Life is not hard, it is easy.  That is the problem.

Why do we stop chasing our dreams? Because it is so easy to wake up, do the minimum, eat, sleep and repeat. Meet someone, bring up kids, drift and die…

It is easy to live.

That is the curse.

It is easy to look at a dream as something far off in the future, a thing.

It is also a verb, it has to be chased.  A dream is all the steps.

This is a wake up call.  We are all dying, but if you are not chasing your dream, you are already dead.

I’m dying to…..

Most people didn’t know what to write.  We let people off the hook with small, short term dreams “I’m dying to have a drink”  “I’m dying to have more friends”

If you don’t know the answer, don’t wait until someday to answer this question.  When you do figure it out, you will sleep like a kid again.  You will sleep with a dream and wake up with a dream as well.

Inspired by Steve Mazen’s TEDx talk:

You can follow Steve’s adventures on twitter:

 

Will Smith (photo from Esquire)
Will Smith (photo from Esquire)
Reading an interview with Will Smith (he is deep and a keen observer of the human condition), I came across this statement from him:

“Put somebody on a treadmill and I’ll tell you how good they are at any other thing they do in life.” Will Smith

Harsh.

Brutal.

but… is it True?

I think he’s right.  Verne Harnish thinks he’s right – he says “How you do anything is how you do everything

And Will on Resilience…

“Don’t let success go to your head and failure go to your heart”? Daphne Maxwell Reid, Aunt Viv on Fresh Prince.

Will shares his experience of failure:

“After Earth comes out, I get the box-office numbers on Monday and I was devastated for about twenty-four minutes, and then my phone rang and I found out my father had cancer. That put it in perspective—viciously. And I went right downstairs and got on the treadmill. And I was on the treadmill for about ninety minutes. And that Monday started the new phase of my life, a new concept: Only love is going to fill that hole. You can’t win enough, you can’t have enough money, you can’t succeed enough. There is not enough. The only thing that will ever satiate that existential thirst is love. And I just remember that day I made the shift from wanting to be a winner to wanting to have the most powerful, deep, and beautiful relationships I could possibly have.”

Will says that in his house they have this quote up on the wall:

“Only to the extent that we expose ourselves over and over to annihilation can that which is indestructible be found in us.” Pema Chödrön

Will summarises the meaning of these words for his family:

“We call it leaning into the sharp parts. Something hurts, lean in. You just lean into that point until it loses its power over you. There’s a certain amount of suffering that you have to be willing to sustain if you want to have a good life.”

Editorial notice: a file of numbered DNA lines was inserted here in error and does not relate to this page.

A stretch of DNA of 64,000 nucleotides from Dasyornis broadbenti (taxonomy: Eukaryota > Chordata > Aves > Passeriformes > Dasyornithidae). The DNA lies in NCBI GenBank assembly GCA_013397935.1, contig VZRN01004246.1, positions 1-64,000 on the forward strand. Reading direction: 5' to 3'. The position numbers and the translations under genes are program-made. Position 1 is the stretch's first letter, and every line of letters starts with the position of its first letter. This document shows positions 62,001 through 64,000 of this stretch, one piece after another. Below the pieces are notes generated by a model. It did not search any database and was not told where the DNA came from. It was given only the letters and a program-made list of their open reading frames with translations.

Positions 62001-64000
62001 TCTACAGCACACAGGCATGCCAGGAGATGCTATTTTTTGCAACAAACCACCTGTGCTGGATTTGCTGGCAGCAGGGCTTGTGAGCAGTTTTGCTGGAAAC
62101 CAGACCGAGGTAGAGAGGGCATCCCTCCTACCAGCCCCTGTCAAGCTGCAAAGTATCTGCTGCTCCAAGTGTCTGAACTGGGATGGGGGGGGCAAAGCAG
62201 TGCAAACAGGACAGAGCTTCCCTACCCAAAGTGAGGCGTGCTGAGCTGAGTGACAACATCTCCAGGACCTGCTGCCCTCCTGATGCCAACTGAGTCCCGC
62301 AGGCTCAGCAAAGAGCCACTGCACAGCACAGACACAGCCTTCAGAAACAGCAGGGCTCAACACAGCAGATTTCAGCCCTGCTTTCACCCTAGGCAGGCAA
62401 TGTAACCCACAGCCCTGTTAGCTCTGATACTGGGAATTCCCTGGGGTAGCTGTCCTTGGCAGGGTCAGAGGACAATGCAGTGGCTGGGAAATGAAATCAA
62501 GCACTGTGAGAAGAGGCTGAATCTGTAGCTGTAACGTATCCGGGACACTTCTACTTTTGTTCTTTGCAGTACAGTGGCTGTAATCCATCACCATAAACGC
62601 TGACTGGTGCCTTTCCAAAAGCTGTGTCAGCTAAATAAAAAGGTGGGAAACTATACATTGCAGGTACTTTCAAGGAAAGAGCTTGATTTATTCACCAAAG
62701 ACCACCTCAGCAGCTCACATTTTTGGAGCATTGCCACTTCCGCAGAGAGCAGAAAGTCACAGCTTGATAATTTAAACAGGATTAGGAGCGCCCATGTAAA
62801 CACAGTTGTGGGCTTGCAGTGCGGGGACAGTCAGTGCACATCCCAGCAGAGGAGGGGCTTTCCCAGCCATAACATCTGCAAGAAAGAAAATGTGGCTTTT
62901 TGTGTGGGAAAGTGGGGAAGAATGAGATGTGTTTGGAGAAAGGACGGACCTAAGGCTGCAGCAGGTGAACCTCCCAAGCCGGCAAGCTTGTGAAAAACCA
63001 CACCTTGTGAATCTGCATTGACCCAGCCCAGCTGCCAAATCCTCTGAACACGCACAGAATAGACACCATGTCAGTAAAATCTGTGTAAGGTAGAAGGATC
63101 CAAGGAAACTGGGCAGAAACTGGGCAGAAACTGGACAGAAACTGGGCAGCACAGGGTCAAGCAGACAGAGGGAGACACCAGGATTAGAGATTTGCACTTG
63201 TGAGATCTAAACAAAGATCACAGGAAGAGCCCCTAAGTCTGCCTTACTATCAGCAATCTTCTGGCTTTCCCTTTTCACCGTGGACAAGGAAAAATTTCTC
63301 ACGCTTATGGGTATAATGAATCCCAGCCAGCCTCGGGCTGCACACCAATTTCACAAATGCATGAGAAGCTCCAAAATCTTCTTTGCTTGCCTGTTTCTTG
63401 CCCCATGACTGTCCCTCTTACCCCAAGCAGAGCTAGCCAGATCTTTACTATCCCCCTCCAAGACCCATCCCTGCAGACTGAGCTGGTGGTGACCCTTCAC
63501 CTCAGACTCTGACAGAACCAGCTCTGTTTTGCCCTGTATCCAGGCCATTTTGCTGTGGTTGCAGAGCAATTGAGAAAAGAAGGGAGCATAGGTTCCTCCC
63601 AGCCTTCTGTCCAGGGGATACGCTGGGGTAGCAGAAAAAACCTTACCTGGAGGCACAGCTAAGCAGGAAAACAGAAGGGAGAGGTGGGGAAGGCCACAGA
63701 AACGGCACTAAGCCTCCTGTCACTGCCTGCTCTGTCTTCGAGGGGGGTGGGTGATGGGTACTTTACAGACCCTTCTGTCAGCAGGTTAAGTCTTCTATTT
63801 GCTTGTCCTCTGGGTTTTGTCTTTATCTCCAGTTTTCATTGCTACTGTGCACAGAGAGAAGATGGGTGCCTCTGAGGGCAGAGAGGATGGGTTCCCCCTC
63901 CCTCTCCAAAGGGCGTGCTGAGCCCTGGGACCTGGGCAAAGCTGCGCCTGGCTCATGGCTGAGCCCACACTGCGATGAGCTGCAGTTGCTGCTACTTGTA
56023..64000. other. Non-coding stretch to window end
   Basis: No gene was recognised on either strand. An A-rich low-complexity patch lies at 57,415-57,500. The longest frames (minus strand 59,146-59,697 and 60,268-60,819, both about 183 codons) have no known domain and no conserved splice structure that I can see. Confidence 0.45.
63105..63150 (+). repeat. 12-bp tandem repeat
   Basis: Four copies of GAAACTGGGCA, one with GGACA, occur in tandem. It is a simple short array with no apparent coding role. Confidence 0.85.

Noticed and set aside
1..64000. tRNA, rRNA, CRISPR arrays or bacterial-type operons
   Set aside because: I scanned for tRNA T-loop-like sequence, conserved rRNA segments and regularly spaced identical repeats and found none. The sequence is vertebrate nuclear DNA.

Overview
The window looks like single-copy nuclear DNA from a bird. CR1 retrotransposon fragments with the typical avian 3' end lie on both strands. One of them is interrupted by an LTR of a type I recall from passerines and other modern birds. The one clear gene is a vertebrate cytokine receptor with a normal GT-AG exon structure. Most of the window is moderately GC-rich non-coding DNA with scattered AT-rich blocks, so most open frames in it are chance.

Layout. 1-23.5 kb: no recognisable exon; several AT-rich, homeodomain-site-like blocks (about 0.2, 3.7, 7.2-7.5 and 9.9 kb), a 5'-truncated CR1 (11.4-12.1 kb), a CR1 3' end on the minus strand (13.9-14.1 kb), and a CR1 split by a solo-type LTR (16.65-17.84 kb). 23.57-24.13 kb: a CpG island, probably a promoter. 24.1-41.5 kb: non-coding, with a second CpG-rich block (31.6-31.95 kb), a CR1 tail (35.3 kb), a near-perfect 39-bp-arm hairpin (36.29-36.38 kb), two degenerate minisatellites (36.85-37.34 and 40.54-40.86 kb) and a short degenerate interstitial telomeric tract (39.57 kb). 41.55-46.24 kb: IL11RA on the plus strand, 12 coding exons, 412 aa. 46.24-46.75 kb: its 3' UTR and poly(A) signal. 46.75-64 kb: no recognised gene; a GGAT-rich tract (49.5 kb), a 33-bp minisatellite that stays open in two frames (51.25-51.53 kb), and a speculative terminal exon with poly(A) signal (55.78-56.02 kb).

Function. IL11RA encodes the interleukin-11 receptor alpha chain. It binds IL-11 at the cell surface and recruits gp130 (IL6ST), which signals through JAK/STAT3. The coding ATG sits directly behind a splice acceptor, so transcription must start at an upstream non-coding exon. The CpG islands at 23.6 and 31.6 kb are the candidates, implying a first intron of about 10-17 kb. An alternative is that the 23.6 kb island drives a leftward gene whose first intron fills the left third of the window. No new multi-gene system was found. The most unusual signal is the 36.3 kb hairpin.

Two leaders in the same circumstances doing the same thing can bring about completely different outcomes. I’ve often wondered why.

It is more than just luck. It is an inner quality of certain leaders. There is a quality to certain people’s intent, capacity to observe without judging, capacity to see a new way to put the jigsaw pieces together that makes a big difference in the outcomes.

What can you do to be up with the best Leaders?

There are 2 areas where the best leaders excel:

  • Observation without comparing to the past; and
  • Flexibility in Execution.

Observe Non-Judgementally: Quality of Attention

Successful leadership depends on the quality of attention that the leader brings to any situation.

We have 3 major internal enemies to clarity of observation:

  1. VOJ – The Voice of Judgement “why do they always screw up like this!”
  2. VOC – The Voice of Cynicism “what does it matter anyway.”
  3. VOF – The Voice of Fear “who am I to push this? I am not even sure why I believe it is correct.”

Each of these voices stops a leader seeing something new in the situation.  They are mapping the data to a past experience, and they will probably reuse a past template for responding to the situation.  Old school, reactive communication.

The 4 Levels of Listening

https://twitter.com/frisoco/status/556346714412838912/photo/1

Execute Mindfully: Quality of Action

Otto Scharmer believes there are also 3 enemies to quality execution:

  1. Reactive Action – executing without improvisation and mindfulness
  2. Analysis Paralysis – endless reflection without a will to act
  3. Blah blah communication – and talking without a connection to source and action

Take the course